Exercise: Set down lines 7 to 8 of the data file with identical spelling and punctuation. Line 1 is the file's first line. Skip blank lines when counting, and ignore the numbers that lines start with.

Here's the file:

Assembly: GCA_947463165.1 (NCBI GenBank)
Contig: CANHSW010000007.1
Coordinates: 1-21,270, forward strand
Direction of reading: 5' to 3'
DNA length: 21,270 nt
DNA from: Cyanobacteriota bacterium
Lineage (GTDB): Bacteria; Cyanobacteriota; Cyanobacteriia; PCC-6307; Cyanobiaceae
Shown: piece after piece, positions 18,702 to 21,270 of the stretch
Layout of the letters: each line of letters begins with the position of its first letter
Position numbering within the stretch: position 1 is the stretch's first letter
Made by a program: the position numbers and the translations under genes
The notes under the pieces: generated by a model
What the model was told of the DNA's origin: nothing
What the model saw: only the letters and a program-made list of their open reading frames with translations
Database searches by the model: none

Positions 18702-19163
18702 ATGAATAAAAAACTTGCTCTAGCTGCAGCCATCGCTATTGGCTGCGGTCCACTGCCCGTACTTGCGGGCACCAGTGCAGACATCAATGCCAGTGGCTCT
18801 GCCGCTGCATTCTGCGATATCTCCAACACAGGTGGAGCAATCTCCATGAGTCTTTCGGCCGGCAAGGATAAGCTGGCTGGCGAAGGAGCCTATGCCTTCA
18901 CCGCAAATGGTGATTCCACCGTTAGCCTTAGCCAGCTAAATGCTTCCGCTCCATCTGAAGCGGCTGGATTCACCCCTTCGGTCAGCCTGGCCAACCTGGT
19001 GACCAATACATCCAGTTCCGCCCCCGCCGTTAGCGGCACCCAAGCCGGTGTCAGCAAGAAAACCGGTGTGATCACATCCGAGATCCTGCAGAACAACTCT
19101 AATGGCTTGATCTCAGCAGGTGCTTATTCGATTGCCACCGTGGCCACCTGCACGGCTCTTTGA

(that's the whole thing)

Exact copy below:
Lineage (GTDB): Bacteria; Cyanobacteriota; Cyanobacteriia; PCC-6307; Cyanobiaceae
Shown: piece after piece, positions 18,702 to 21,270 of the stretch